The US ups investment in cyber security to halt hackers
UNITED States defence programmes are facing sharp cuts to their budgets, but one exception is cyber security. The personnel of the Pentagon’s Cyber Command is being increased five-fold, from 900 to 4,900 people. This is a measure of how seriously the administration now views these threats.
The US Defence Department is also investing more than US$3 billion in security to boost its ability to counter cyber threats.
The number of organisations believed to have been hacked in the US has risen nine-fold in six years, from 5,500 in 2006 to 48,500 in 2012, according to the US Government Accountability Office.
President Barack Obama added his weight to US warnings over increasing threats from cyber space: ‘We know foreign countries and companies swipe our corporate secrets. Now our enemies are also seeking the ability to sabotage our power grid, our financial institutions and our air traffic control systems. We cannot look back years from now and wonder why we did nothing in the face of real threats to our security and our economy.’
America’s national intelligence director, James R. Clapper said such attacks, although they might not happen in the next two years, were the ‘most immediate threat to the United States. For the first time, he listed them ahead of international terrorism in the catalogue of dangers.
International security experts believe the most advanced cyber attack so far carried out globally was by the US government, using the Stuxnet virus against Iran in 2010. The virus, developed by the Americans and the Israelis, was aimed at crippling Iran’s nuclear programme.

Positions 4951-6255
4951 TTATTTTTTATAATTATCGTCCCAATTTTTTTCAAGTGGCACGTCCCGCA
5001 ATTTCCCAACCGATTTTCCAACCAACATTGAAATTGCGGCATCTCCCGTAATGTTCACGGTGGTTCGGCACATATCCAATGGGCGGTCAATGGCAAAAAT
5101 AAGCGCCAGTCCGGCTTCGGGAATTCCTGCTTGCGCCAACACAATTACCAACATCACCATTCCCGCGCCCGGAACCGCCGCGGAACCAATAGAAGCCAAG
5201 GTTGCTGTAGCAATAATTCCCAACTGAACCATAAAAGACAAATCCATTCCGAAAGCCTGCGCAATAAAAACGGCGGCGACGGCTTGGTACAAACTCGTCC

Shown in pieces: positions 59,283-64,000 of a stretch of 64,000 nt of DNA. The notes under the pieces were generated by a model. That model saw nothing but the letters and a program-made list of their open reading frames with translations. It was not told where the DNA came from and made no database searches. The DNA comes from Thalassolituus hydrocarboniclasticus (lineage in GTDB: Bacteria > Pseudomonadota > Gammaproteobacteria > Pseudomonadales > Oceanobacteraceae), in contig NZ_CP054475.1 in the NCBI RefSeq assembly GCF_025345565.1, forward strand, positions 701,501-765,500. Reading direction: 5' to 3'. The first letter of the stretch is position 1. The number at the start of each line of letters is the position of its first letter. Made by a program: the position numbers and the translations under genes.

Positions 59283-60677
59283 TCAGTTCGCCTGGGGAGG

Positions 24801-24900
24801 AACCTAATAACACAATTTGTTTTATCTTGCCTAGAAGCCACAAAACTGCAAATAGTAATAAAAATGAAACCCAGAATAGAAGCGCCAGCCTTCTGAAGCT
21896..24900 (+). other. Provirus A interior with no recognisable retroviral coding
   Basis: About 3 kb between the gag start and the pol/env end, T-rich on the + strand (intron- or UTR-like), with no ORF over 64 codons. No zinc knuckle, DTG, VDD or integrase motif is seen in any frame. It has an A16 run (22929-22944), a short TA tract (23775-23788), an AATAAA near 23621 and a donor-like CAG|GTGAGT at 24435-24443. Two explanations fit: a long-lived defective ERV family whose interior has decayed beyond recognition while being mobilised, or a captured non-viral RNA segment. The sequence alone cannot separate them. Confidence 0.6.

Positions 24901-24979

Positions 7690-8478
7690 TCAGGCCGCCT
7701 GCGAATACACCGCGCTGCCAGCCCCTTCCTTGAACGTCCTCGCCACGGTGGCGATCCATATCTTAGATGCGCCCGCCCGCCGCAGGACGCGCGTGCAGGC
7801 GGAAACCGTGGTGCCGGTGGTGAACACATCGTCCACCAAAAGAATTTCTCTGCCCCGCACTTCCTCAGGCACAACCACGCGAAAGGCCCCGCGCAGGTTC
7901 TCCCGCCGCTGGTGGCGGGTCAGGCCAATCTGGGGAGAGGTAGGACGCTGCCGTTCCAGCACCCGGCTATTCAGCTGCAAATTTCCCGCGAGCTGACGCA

But the US is itself extremely vulnerable to cyber attacks because it is so reliant on information technology.
A US congressional report in 2012 named China as ‘the most threatening actor in cyberspace’.
A US congressional intelligence committee named two Chinese telecommunication companies, Huawei and ZTE, as a threat to US national security.
It said their networks in the US could be switched on remotely to send sensitive data back to China, allowing the Chinese government to intercept communications and start online attacks on critical US infrastructures, such as power grids and water dams.
Western governments have never revealed what evidence they have on cyber attacks.
But a report in January 2013 by the American cyber security firm, Mandiant, detailed what it said was the involvement of China’s People’s Liberation Army in cyber industrial espionage, with a hitherto unknown amount of digital evidence.
The report has put the Obama administration under pressure to take action against China.
China is also suspected of hacking into the computer systems of the US information technology company, Telvent, which monitors more than half the oil and gas pipelines, other utilities and water treatment plants in North America.
Cyber attacks and intrusions into critical energy infrastructures increased ‘at an alarming rate’ in 2012 - up 52 per cent more than 2011, according to a US government report in January 2013.
But there are fears that cyber weapons will be used by an increasing number of countries and others as a form of asymmetric warfare option, in which attackers are increasingly gaining the advantage.
Between 20 and 30 states have the capability to launch cyber warfare, according to the former US anti-terrorism advisor, Richard Clarke. These include the USA, China and Russia, some smaller states and numerous medium-sized powers, including Iran and North Korea.
Groups of Israeli and Arab hackers have escalated their cyber attacks and ‘retaliatory strikes’ since 2011 as part of the political conflict between the two sides.
But the US Chamber of Commerce and some other institutions have been lobbying against the imposition of measures by the US government. They say these could prove too costly to business.
But the US government says the first line of defence to avert catastrophic attacks would be to force industry to build robust defences.